cadaveca said:
XDR2 has it's own specialized controller, which may affect how system memory is accessed. PCIe 3.0 offers less overhead, which may make transfers faster over PCIe 2.0, if done right.

Add in the IOMMU, for additional system ram accesses, and yes, the interface used might play a role.
You're talking as if mem performance matters over what we currently have. Not to a significant amount, and 2.0 already has low overhead.
Posted on Edit | Reply
#8
EastCoasthandle
John Doe said:
Does DDR to GDDR3 make difference from AGP to PCI-E x16? It doesn't. Memory as a whole doesn't matter to a significant amount. It doesn't make enough difference to be noticeable from one type to another, let alone from one interface to the other. What matters is the GPU itself; it's core. Not the memory, which is why your arguement is pointless.
Your post is pointless. You can't reference older ddr or gddr3 to AMD's next gen video cards using current hardware. Which is why I said the tests should be done. Get mad all you want but your entire reasoning, referencing old hardware is the very reason why I made the suggestion. The only way to know what the results are is if it's tested once it's made available. :laugh:
Posted on Reply
#9
cadaveca
My name is Dave
John Doe said:
For a fact, nothing is limiting PCI-E 2.0 at all.
System ram efficiency affects GPU performance. Just fire up a CodeMasters title to see what I mean. I use F1 2010 in my board reviews specifically because it's so sensitive to system ram performance.

John Doe said:
You're talking as if mem performance matters over what we currently have
The addition of an IOMMU into the GPU itself does make the memory subsystem a bit more important for GPGPU. Gaming...time will tell.
Posted on Reply
#10
Unregistered
EastCoasthandle said:
Your post is pointless. You can't reference older ddr or gddr3 to AMD's next gen video cards using current hardware. Which is why I said the tests should be done. Get mad all you want but your entire reasoning, referencing old hardware is the very reason why I made the suggestion. The only way to know what the results are is if it's tested once it's made available. :laugh:
What's done will be done. The card isn't out yet, so the closest comparison I can do would be with older hardware.

cadaveca said:
System ram efficiency affects GPU performance. Just fire up a CodeMasters title to see what I mean.
Bullshit.

http://www.anandtech.com/show/2792
Posted on Edit | Reply
#11
cadaveca
My name is Dave
John Doe said:

Bullshit.

http://www.anandtech.com/show/2792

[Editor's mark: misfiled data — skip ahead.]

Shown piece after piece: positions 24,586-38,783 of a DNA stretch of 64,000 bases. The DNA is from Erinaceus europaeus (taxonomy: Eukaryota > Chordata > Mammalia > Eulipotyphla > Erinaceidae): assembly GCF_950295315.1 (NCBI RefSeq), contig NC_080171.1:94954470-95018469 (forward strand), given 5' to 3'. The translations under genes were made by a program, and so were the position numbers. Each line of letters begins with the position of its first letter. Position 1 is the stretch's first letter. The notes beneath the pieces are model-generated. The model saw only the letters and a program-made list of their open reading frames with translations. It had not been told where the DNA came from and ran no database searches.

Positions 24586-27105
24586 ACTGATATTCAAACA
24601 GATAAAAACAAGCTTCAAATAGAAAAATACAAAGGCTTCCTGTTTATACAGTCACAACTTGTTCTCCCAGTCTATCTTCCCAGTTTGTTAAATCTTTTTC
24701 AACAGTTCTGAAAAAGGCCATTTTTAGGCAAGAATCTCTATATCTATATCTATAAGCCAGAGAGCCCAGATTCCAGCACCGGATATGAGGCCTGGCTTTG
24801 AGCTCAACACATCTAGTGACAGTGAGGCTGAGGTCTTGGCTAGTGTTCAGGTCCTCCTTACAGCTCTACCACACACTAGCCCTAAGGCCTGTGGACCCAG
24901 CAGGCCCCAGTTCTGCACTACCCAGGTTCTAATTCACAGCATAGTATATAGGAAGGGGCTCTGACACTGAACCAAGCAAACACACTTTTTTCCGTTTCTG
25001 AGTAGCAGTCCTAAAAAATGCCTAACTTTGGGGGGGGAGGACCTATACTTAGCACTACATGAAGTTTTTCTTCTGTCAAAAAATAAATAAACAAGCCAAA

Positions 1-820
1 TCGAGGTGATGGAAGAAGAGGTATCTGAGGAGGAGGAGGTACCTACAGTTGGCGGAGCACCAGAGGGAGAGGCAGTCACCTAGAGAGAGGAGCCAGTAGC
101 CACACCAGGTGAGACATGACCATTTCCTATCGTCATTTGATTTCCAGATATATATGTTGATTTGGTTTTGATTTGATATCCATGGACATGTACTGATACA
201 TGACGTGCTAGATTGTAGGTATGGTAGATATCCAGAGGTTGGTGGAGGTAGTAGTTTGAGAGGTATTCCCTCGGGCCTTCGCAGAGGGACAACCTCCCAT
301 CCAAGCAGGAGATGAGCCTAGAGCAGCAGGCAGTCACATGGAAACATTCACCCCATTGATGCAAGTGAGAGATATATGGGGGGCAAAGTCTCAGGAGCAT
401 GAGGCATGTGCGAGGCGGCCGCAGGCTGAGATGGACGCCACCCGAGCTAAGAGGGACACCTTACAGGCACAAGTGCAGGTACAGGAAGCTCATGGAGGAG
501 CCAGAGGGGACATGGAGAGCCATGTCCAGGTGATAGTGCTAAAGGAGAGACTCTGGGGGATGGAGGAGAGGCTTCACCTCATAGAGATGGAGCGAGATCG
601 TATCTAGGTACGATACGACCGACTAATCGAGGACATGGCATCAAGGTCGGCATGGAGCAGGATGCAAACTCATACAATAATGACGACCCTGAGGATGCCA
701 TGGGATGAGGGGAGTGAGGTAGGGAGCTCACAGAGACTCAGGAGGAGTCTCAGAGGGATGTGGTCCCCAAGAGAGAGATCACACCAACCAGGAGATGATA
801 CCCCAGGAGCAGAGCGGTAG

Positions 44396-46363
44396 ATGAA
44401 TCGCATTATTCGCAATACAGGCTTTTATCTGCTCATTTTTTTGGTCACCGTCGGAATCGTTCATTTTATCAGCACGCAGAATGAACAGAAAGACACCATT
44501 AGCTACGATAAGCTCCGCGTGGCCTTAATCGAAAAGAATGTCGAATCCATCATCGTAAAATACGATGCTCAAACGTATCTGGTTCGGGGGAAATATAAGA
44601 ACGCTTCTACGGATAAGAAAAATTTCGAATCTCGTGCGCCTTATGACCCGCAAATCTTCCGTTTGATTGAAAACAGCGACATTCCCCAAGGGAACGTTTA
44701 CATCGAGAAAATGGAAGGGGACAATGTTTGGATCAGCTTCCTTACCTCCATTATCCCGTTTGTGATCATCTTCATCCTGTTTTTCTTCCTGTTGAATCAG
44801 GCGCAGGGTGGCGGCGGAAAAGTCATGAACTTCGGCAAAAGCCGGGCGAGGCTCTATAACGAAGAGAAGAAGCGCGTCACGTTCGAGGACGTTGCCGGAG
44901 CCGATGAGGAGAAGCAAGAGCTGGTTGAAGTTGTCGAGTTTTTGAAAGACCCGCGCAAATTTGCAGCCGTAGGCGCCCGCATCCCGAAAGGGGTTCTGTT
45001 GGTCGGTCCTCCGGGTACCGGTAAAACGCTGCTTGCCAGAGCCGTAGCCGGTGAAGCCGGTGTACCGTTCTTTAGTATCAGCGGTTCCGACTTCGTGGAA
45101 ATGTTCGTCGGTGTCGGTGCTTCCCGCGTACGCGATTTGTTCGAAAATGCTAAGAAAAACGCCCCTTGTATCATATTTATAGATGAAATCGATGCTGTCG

Reading comprehension in important. I said Bandwidth efficiency, not speed. There is very much a huge difference between the two.




Slower CPU, but faster memory, wins. Note that both are using identical ram speeds(1333 MHz 9-9-9-24). The APU platform is far more efficient at memory control than Thuban's.

I make a point of using benchmarks anyone can replicate.
Posted on Reply
#12
Unregistered
cadaveca said:
Reading comprehension in important. I said Bandwidth efficiency, not speed. There is very much a huge difference between the two.
Neither changes anything in this case since both PCI-E 2.0 and DDR3 already have a fast balance.

cadaveca said:
Slower CPU, but faster memory, wins. Note that both are using identical ram speeds(1333 MHz 9-9-9-24). The APU platform is far more efficient at memory control than Thuban's.

I make a point of using benchmarks anyone can replicate.
That doesn't have anything to do. It's comparing a different CPU memory controller to the other, not lane controller or faster memory to slower.
Posted on Edit | Reply
#13
cadaveca
My name is Dave
John Doe said:
That doesn't have anything to do. It's comparing a different CPU memory controller to the other, not lane controller or faster memory to slower.
That's exactly my point. XDR2 has it's own controller, which will use the PCIe bus to communicate with system ram. Like how the APU controller makes better use of the bandwidth available, likewise, XDR2's controller may as well. This may place greater load on the PCIe bus.

This is doublied by the addition of an IOMMU, which is basically just yet another memory controller, but one specific to System Memory Access, rather than both accessing system memory, and onboard caches. Perhaps the use of the IOMMU is needed with the XDR2 contorller, or perhaps not...time will tell.


It's something to be aware of, and to look at, when and if this new technology is used. This also bolster's ECH's interest in if PCIe matters..he never said it would matter...he was curious how it will play out. Could amount ot nothing, of course, but it's far to early to tell.
Posted on Reply
#14
chron
John Doe said:
And it doesn't, there's nothing limiting the card from using XDR on PCI-E 2.0 x16.